Vote Yes on Prop 2
(Note: This is a personal rant of Zan Romanoff’s and does not reflect the views of the Yale Sustainable Food Project)
California’s political leanings tend to mirror its geographical positioning: farthest west, farthest left. A measure on the state’s ballots this November hopes to take advantage of that notoriously open-minded demographic, asking voters to approve a bill that while variously limited and flawed, would stand as a landmark in the battle for animal rights.
Proposition 2, if passed, would hardly usher in a new age of animal husbandry, forcing Californians back into the days of the hunter-gatherer—it merely requires that by 2015, all egg-laying hens be housed in cages that allow them to sit, stand, walk, and stretch their wings. It is, by the standards of most animal-rights activists, so minimal a concession as to be negligible—it doesn’t, for instance, mean that those animals will ever see the light of day or put their feet on solid earth. It does, however, operate on the assumption that these animals have legal rights—an assertion that, as of now, has yet to be made law.
The bill’s detractors, however, cast the current situation as ultimately beneficial: chickens are too stupid to protect themselves from predators and keep themselves healthy and so ought to be caged, contained and crammed full of antibiotics. The website safecaliforniafood.org raises concerns about salmonella and avian flu in free-range flocks, advocating the carefully controlled and well-medicated environment currently provided to most of the birds raised in California. They also argue that the increased costs associated with the measure will simply drive egg-producers a couple hundred miles south to Mexico’s more lax laws, forcing the state to import eggs and further weakening its already struggling economy. Proposition 2, according to the site, “eliminates fresh, safe, and local eggs.”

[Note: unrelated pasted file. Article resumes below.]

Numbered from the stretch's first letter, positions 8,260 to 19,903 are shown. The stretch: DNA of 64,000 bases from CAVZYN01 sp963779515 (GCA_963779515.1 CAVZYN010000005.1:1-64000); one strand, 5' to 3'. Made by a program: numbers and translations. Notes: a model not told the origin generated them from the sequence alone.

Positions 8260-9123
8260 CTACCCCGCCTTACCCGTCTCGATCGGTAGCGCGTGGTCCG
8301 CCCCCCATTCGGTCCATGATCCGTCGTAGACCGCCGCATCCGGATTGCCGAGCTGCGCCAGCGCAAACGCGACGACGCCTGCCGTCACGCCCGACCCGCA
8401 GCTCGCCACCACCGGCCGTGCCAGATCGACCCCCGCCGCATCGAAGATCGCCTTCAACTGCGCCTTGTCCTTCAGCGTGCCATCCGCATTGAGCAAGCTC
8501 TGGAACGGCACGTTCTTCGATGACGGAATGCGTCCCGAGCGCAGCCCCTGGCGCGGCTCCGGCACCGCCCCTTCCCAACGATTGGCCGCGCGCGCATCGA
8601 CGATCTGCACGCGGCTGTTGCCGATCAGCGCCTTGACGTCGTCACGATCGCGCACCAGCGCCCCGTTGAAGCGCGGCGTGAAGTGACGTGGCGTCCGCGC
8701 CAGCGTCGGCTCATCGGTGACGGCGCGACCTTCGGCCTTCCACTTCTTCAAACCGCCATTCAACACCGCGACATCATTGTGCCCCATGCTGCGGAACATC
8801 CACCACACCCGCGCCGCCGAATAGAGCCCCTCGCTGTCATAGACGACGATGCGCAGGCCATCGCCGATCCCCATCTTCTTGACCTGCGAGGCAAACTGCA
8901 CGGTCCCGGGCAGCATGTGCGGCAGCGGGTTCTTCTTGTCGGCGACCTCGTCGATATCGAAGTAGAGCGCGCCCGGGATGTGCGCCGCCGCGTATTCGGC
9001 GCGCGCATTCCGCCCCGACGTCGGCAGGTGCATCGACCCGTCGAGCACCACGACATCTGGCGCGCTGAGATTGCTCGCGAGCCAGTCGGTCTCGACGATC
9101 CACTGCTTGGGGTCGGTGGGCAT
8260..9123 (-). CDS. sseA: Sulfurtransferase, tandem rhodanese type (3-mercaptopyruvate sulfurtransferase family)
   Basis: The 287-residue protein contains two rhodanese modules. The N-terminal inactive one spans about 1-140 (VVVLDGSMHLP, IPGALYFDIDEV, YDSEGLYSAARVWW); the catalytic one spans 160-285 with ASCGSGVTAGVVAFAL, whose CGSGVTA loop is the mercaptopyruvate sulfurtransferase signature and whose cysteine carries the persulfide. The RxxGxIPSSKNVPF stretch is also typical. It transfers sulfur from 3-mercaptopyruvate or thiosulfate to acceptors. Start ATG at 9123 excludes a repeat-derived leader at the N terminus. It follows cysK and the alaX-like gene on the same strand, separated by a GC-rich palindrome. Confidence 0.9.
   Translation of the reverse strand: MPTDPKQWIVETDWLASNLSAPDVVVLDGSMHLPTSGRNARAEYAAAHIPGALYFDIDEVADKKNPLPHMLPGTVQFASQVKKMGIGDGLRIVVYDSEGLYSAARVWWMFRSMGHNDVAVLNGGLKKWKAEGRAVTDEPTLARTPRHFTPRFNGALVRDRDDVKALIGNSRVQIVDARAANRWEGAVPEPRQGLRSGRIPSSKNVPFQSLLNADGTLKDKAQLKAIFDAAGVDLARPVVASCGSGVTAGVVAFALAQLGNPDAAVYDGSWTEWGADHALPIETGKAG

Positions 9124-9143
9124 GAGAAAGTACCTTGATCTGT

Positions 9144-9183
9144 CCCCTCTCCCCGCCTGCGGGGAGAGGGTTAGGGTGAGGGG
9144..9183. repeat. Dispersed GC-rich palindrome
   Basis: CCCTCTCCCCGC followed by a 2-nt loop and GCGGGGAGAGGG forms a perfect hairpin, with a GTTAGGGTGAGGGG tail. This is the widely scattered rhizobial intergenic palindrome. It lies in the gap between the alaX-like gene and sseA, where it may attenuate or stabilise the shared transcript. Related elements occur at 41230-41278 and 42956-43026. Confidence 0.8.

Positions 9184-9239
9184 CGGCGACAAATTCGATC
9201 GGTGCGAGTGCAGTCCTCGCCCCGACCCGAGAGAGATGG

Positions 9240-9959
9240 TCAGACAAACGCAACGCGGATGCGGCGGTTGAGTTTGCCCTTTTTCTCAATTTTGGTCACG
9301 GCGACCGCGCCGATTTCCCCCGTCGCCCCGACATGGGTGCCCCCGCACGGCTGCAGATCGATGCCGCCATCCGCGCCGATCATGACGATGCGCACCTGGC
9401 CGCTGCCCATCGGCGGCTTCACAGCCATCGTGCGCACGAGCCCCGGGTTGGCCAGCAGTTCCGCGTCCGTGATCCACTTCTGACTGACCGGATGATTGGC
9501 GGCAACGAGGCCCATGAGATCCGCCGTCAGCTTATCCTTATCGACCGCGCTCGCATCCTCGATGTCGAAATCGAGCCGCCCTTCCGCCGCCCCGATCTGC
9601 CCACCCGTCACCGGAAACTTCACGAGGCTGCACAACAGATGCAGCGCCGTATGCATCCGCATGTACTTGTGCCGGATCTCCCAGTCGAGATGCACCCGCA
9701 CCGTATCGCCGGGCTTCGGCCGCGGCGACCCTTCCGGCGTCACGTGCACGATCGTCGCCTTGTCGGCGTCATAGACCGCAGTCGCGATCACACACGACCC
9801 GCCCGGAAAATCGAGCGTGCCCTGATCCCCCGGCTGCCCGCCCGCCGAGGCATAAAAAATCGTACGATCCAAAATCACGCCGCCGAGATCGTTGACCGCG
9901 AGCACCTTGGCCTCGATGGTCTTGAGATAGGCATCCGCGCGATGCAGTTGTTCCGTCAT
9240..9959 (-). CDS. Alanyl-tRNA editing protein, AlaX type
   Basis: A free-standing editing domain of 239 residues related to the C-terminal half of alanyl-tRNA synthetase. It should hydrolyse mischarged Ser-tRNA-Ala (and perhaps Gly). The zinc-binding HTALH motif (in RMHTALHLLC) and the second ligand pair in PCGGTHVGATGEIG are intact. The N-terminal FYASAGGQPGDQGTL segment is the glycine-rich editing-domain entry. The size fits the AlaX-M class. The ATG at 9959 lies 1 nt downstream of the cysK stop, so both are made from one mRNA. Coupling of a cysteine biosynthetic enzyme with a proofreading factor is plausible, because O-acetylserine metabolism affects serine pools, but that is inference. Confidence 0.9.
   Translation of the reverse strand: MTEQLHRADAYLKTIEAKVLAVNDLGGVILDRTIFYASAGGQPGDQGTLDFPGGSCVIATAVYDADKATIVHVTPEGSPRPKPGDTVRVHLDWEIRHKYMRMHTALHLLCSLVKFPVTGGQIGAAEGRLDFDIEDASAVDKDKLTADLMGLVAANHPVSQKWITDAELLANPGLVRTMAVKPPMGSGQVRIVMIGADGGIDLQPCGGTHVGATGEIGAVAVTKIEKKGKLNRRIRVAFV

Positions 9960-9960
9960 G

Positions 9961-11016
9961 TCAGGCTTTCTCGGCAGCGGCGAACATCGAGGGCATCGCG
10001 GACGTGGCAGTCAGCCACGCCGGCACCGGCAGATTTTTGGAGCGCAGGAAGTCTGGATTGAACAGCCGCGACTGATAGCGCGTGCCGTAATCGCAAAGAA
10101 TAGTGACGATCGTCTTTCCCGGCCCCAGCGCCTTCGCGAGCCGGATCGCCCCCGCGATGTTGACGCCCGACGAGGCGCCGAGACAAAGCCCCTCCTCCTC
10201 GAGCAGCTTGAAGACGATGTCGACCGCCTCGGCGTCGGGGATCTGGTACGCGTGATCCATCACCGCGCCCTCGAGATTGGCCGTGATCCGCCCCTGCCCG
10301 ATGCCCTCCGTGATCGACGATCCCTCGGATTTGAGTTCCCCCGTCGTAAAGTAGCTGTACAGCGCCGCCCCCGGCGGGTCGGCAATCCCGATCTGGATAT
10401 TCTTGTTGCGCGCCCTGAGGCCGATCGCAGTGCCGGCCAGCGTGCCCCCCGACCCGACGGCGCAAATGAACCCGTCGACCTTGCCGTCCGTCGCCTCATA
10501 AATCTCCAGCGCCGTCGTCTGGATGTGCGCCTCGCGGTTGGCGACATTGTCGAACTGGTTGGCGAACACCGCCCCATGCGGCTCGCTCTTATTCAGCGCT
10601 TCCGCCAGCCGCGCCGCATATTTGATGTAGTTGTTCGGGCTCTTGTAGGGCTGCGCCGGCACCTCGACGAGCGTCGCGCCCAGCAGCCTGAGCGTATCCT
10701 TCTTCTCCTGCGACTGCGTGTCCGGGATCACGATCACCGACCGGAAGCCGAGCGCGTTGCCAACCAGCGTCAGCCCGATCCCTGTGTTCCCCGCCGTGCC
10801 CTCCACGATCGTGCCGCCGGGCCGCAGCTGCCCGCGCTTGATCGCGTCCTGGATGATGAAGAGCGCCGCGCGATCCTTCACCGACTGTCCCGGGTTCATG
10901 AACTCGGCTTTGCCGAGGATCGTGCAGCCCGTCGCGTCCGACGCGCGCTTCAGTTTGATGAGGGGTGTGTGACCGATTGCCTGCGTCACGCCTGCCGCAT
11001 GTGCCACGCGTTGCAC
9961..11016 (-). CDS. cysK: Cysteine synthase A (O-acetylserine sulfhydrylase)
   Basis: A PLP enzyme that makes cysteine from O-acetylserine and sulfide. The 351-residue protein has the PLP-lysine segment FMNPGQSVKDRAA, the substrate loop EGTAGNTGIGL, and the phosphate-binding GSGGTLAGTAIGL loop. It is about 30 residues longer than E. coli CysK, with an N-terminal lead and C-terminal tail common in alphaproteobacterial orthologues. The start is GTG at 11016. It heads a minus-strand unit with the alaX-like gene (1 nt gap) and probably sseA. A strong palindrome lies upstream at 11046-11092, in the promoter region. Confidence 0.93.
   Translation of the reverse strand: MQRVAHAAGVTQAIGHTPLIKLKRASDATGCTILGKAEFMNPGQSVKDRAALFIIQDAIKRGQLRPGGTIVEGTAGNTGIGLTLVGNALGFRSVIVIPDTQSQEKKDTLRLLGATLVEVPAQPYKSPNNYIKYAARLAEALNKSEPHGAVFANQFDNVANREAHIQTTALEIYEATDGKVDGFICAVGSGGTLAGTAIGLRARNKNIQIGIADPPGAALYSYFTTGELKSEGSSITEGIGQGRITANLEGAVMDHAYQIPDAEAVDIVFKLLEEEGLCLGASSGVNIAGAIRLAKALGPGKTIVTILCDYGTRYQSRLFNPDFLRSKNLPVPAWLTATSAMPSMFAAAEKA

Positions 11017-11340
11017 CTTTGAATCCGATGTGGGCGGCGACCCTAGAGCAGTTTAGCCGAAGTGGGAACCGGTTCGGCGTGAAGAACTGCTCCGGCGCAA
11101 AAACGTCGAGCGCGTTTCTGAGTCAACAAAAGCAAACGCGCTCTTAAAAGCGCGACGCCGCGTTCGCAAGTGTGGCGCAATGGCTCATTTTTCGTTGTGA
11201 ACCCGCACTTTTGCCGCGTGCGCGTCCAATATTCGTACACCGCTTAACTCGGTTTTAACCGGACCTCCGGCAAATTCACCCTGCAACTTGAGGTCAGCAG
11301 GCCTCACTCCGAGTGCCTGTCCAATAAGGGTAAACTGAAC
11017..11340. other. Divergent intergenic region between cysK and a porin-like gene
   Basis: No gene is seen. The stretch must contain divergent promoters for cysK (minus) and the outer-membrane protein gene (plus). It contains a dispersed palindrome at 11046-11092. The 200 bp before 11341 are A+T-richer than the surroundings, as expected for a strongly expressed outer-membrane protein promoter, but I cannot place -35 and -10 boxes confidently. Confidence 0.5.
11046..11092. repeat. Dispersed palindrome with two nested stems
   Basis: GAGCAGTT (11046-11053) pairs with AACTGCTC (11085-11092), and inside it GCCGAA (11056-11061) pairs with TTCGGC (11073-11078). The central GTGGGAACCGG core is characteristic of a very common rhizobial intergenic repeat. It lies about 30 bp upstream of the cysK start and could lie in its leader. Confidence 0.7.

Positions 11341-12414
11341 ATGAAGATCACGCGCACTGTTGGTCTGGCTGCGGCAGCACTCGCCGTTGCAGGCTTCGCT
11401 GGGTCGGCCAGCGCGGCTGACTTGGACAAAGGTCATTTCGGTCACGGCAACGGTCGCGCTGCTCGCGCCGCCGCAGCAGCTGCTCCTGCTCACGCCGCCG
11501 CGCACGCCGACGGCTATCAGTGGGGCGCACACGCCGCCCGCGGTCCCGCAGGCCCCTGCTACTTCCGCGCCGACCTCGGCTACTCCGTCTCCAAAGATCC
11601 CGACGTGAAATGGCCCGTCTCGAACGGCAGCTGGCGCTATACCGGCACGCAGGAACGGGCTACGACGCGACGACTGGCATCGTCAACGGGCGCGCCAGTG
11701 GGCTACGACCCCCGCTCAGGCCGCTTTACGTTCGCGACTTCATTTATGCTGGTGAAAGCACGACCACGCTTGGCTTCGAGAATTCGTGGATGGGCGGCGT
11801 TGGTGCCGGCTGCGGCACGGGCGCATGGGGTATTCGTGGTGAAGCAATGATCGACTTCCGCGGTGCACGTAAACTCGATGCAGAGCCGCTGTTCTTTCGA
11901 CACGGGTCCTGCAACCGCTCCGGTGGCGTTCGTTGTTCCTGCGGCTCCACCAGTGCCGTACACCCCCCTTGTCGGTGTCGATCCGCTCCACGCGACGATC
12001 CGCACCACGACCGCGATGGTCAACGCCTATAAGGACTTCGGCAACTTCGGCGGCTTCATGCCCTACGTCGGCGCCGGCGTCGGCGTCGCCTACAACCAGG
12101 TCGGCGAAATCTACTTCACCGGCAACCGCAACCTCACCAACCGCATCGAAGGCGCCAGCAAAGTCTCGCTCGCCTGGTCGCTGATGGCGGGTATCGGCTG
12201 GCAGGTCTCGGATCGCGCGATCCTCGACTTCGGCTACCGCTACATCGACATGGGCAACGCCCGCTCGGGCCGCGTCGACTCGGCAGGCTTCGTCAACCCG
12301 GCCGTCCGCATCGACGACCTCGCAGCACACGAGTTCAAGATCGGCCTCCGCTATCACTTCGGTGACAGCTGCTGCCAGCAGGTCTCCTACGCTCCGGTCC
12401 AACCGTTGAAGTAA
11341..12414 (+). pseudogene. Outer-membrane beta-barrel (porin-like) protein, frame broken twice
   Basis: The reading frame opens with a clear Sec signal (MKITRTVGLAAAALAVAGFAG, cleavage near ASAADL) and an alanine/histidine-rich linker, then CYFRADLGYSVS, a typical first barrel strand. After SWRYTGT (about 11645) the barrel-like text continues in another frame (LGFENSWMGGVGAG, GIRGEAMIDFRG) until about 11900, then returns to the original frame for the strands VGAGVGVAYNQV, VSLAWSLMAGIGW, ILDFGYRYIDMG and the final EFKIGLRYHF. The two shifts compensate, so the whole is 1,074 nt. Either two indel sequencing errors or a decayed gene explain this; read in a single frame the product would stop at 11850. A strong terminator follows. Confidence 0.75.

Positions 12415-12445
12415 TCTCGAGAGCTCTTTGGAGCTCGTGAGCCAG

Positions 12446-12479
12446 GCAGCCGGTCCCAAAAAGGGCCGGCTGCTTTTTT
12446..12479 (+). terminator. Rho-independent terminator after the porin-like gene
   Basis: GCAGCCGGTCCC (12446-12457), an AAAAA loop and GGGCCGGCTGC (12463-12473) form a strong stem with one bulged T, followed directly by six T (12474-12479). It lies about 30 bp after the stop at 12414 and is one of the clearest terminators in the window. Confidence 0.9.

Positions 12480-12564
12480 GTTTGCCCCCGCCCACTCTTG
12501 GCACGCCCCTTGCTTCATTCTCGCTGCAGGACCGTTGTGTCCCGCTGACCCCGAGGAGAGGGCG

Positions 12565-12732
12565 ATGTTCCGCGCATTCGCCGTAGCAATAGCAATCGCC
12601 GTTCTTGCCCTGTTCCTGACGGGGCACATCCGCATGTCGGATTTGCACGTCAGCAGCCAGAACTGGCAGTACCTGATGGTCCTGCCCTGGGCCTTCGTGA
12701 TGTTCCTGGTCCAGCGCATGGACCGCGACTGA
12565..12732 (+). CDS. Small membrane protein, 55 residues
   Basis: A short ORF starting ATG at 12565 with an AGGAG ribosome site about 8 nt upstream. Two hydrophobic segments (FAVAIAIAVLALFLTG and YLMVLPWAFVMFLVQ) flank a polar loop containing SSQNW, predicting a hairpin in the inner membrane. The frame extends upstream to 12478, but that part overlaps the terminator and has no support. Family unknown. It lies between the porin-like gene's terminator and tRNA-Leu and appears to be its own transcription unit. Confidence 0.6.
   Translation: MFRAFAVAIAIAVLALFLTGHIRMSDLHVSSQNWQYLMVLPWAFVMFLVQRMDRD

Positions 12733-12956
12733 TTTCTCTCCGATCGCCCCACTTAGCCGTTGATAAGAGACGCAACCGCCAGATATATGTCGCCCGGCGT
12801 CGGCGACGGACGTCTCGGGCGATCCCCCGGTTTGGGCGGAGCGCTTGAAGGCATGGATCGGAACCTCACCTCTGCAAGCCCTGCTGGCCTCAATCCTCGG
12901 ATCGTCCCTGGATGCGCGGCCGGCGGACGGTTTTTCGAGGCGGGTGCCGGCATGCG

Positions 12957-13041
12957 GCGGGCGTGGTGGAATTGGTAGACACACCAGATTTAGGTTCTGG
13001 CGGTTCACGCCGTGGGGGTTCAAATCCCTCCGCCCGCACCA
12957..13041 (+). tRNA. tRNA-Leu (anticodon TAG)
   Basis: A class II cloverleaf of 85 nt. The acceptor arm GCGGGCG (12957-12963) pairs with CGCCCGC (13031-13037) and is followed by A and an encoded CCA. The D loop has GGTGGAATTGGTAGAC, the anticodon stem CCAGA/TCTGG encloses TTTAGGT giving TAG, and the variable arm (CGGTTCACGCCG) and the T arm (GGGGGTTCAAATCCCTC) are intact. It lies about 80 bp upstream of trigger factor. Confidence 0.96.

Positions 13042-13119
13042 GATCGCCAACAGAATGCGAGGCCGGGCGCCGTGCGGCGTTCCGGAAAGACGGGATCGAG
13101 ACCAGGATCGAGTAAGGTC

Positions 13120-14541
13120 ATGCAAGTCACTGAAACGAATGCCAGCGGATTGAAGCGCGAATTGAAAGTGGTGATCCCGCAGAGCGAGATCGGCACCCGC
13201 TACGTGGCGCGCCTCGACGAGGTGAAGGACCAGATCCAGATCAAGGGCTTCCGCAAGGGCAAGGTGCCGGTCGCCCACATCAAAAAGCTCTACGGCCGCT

This last claim is patently untrue, unless you believe that large-scale producers are the only source of eggs in the state; Proposition 2 would in fact serve as a boon to family farms, forcing big ag to pay upfront for some of the externalities it has kept hidden in the complexities of our ‘modern’ economy.
The attendant health concerns are more and less valid; studies have been done on both sides of the salmonella question, and it is certainly true that factory farms have developed a system for dealing with animal waste that has essentially eliminated outbreaks traceable to California farms. That virus, however, and the avian flu the website also name-drops, are not the beginning and end of health questions associated with the consumption of the eggs these chickens produce. Much has been said about the rate at which humans have recently become immune to antibiotics, a fact probably related to the amounts being fed to us through factory farmed animals. Further, the excrement produced by such operations is treated simply as waste and disposed of, contaminating groundwater and blighting larger waterways with excess nitrogen poisonous to aquatic life.
The litany of sins associated with the factory farm is a familiar incantation: there is no question that in this case, what is modern is backwards, intervening as it does in a natural system it does not understand and solving problems by creating new ones. There is a final consideration, however, aside from the back and forth about the best way to manage bacterial infection and public health concerns: the fact that these are animals being raised, lives created and then taken. To imagine that we ought to treat them as a means to an end, protein vectors to be protected from bacteria just long enough that they can be killed, dressed, cooked and then crammed down our greedy gullets, is unethical and inhumane. The basic proposition that the eventual fact of slaughter somehow justifies a full lifetime’s worth of cruelty is insane. This law is important not so much in the actual changes it makes but instead in the stand it takes, mandating some minimal standard of living, demanding rights for the animals we consume—as we’ve long had them for those with whom we live. The solution is not perfect but the intent is good; here’s hoping that this proposition is indicative of a serious shift both in public policy but also, and perhaps more importantly, in public consciousness.